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[02.21.2011 by Bridget Doyle]


 » The Top 30 Albums of 2010 - Fashionably, fabulously late, our favorite music (and believe me, there was a LOT) of 2010, the year that some have called the best year for music ever. And only some of those fools work here. Plenty of usual suspects, lots of ties and a few surprises that I won't spoil, including our unexpected #1.
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 » Live: Surfer Blood/The Drums at Lincoln Hall, Chicago, IL - Remember when Weezer used to put together records that you could sing along to and rock out to? That's what Surfer Blood's show was like!
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Music Reviews

Screaming Females - Castle Talk
»Screaming Females
Castle Talk
Don Giovanni
Trent Reznor & Atticus Ross - The Social Network [Original Soundtrack]
»Trent Reznor & Atticus Ross
The Social Network [Original Soundtrack]
The Null Corporation
Deerhunter - Halcyon Digest
Halcyon Digest
No Age - Everything in Between
»No Age
Everything in Between
Sub Pop
Robyn - Body Talk Pt. 1/ Body Talk Pt. 2
Body Talk Pt. 1/ Body Talk Pt. 2
The Walkmen - Lisbon
»The Walkmen
Fat Possum
The Rural Alberta Advantage
Saddle Creek

Rating: 8.5/10 ?

July 31, 2009
The Rural Alberta Advantage. What kind of person gives a band such a moniker? Perhaps someone from rural Alberta named Nils Edenloff, who's been garnering acclaim over the past few years with Amy Cole and Paul Banwatt in Toronto's RAA; their 2008 debut Hometowns, re-released this month on Saddle Creek, is as lucid as their name is clunky.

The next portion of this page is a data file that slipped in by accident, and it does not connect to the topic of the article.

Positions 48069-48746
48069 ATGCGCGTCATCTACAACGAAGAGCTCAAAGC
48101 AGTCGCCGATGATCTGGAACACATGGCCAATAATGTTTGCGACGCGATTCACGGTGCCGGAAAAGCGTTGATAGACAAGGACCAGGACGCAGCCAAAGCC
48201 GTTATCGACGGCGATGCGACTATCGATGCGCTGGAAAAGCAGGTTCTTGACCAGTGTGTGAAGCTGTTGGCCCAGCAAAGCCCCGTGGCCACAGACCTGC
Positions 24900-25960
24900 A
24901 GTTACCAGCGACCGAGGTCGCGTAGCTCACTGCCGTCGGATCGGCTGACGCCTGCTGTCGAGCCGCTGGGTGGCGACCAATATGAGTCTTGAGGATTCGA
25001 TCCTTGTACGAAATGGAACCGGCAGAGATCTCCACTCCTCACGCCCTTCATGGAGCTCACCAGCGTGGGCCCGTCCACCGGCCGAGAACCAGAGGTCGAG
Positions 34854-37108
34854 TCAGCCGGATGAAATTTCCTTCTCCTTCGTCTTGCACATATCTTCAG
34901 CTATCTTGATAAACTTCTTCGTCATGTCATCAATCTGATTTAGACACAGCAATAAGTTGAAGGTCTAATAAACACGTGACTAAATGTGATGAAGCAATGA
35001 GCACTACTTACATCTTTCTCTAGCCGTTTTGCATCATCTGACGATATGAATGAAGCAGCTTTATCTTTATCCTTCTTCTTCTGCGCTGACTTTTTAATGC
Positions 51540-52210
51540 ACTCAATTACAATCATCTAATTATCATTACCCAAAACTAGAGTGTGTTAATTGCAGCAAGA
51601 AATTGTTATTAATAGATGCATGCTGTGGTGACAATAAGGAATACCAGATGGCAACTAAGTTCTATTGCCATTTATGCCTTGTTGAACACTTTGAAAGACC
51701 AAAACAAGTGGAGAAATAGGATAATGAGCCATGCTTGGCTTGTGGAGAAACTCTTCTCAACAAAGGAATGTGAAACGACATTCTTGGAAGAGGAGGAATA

Not that clunky band appellations have stood in the way of success before, like the tongue-twisting non-sequitur Neutral Milk Hotel. I may even posit that Mr. Edenloff claims the legendary NMH as a direct influence, and not just due to their shared rural roots in Ruston, LA. Much of Hometowns can be traced to Jeff Mangum: the nasal vocals and phrasing, the raucous instruments trying to keep up with Edenloff's urgent delivery, the low-grade production values, and most critically, the baker's dozen of beautifully atonal songs.

The sub-forty-minute romp opens with "The Ballad of the RAA," initially giving no impression of where the album is headed. LCD Soundsystem beats, tinny hi-hat, subdued organ, toy piano, and then that voice-when Edenloff blares out "We invariably left the prairies" it's like a battle cry of "we've arrived." "Ballad" steams ahead like a locomotive across the countryside, and segues perfectly into the North Americana ditty "Rush Apart," which sounds like John Fogerty waxing about "Willy and the Poor Boys."

Most of the short and sweet tunes here deal in some way with the band's roots, and calling this roots music is not too far off. Yet there is a little something extra, an exigency, that makes Hometowns more than just a homage to one's life and land. There are branches that want to sprout and blow in the hard winds on tracks like "The Deadroads," replete with ghostly "oohs" reminiscent of tunes on Arcade Fire's Funeral. There are also gorgeous respites, notably "The Air" and "Sleep All Day," that show a range of writing that's quite commendable for a debut.

The trio, with a couple of guest musicians, accomplish a lot in very little time to do it in. Right up there with other buzzing diamonds-in-the-rough like Fleet Foxes and Cave Singers, Hometowns has an earthly fragility, folksy without being folky. Score another one for Canada.

Reviewed by Ari Shapiro
A staff writer for LAS, Ari Shapiro mixes up pretty unique smoothies at XOOM in hot Tucson.

See other reviews by Ari Shapiro



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